Seputar Tumor Rahim22 Nov 2017
Estrogen: Long term exposure to hormonal birth control or hormone replacement therapy (post menopause) have a higher risk of reproductive system cancers, including cancer of the uterus. Rarer forms of uterine cancer that are also aggressive and tend to utilize the lymphatic system to metastasize include: Uterine sarcoma (develops in the connective tissue or muscle cells of the uterus), Adenosquamous carcinoma (which forms on the outside of the uterus), and Carcinomasarcoma (also begins in the endometrium). In women, they are most mostly found ‘incidentally’, during surgical tissue removal for other reasons, such as fibroids, uterine adenomyosis, uterine endometrial cancer, endometriosis, ovarian tumor, ovarian abscess, and tubal ligation procedures.
Uterine fibroids are tumors that are not cancerous that grow on or in the muscles of the uterus (womb). In Stage II, the cancer has spread within the uterus to cervical tissue (but not beyond), or to the stroma and glands where the cervix and uterus meet. However, sometimes Pap tests show signs of abnormal cells in the lining of the uterus (endometrium), which can be used to identify the potential presence of endometrial cancer.
Most appointments to diagnose endometrial cancer begin with a pelvic exam to check for abnormal areas or lumps around your vagina, cervix, uterus, fallopian tubes, ovaries, and rectum. Although benign uterine fibroids are common, with a lifetime risk of more than 70% for the average woman, uterine sarcoma is a rare condition. A small number of uterine cancers (about 2 percent) are sarcomas, which can originate in the endometrium or in the muscular and connective tissues of the uterus.
Cancer of the lining of the uterus, the endometrium, is the most common gynecologic cancer and ranks as one of the most treatable when identified in its earliest stages. Depending on the stage of your cancer, you may have a total hysterectomy, which involves removal of the whole uterus, cervix ovaries and fallopian tubes or a radical hysterectomy, which involves removal of tissue surrounding the uterus, in addition to removing the uterus and cervix. Stage III: Cancer cells have spread outside the uterus, such as the lymph nodes, fallopian tubes, ovaries or vagina.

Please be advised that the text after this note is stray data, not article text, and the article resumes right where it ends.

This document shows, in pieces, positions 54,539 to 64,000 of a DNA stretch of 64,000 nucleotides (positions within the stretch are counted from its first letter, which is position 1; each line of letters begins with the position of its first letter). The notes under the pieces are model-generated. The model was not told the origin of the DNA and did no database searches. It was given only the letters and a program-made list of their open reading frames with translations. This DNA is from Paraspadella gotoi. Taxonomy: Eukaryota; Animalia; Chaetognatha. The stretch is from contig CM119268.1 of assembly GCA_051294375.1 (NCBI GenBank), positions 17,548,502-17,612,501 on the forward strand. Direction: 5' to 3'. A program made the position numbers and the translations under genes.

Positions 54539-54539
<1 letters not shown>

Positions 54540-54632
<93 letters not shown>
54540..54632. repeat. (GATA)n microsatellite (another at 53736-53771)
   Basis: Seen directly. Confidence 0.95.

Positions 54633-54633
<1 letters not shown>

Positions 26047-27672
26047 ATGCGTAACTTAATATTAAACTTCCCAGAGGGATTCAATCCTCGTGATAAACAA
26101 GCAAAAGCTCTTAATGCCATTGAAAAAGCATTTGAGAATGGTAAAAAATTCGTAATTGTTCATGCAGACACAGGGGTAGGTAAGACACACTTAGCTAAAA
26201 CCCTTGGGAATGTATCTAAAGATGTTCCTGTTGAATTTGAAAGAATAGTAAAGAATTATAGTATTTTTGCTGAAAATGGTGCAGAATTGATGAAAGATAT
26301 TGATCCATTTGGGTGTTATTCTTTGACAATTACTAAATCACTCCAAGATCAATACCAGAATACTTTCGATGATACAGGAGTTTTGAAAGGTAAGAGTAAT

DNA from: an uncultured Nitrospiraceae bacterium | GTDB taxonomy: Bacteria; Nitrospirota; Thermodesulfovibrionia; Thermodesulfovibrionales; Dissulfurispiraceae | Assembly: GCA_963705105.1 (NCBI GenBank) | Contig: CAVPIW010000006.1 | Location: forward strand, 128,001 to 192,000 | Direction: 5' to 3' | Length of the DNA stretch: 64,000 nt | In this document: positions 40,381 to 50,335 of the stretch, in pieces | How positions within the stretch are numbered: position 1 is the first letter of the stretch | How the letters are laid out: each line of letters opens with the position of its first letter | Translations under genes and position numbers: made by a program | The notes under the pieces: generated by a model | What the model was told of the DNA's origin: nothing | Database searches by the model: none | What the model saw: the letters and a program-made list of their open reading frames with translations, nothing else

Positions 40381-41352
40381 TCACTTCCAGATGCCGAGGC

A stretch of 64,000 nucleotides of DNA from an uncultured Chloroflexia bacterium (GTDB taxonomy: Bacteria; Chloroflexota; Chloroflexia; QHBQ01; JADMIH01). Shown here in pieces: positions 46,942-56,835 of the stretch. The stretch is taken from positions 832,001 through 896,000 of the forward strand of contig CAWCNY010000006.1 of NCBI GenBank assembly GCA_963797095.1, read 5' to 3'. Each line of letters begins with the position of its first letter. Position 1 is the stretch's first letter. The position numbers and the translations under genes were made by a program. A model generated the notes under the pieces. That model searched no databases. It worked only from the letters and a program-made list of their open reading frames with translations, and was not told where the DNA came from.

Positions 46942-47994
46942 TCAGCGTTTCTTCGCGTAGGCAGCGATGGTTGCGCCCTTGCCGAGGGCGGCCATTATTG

In these cases, doctors will often opt for a procedure called dilation and curettage (D&C), in which the lining of the uterus is scraped and the cells examined more closely. Gonadotropin Releasing Hormone (GnRH) agonists- These medications (Lupron, Zoladex, Synarel, etc.) suppress the release of natural estrogen and progesterone production, which then causes shrinkage of fibroids and decrease in bleeding symptoms. As a growth factor, prolactin helps promote cell growth in normal tissue, but also plays a role in tumorigenesis, meaning the abnormal growth of benign tumors like fibroids and endometriotic lesions, as well as cancerous growths of reproductive and non-reproductive tract origin.
Concerns are increasing among doctors about the safety of a procedure performed on tens of thousands of women a year in the United States who undergo surgery to remove fibroid tumors from the uterus, or to remove the entire uterus.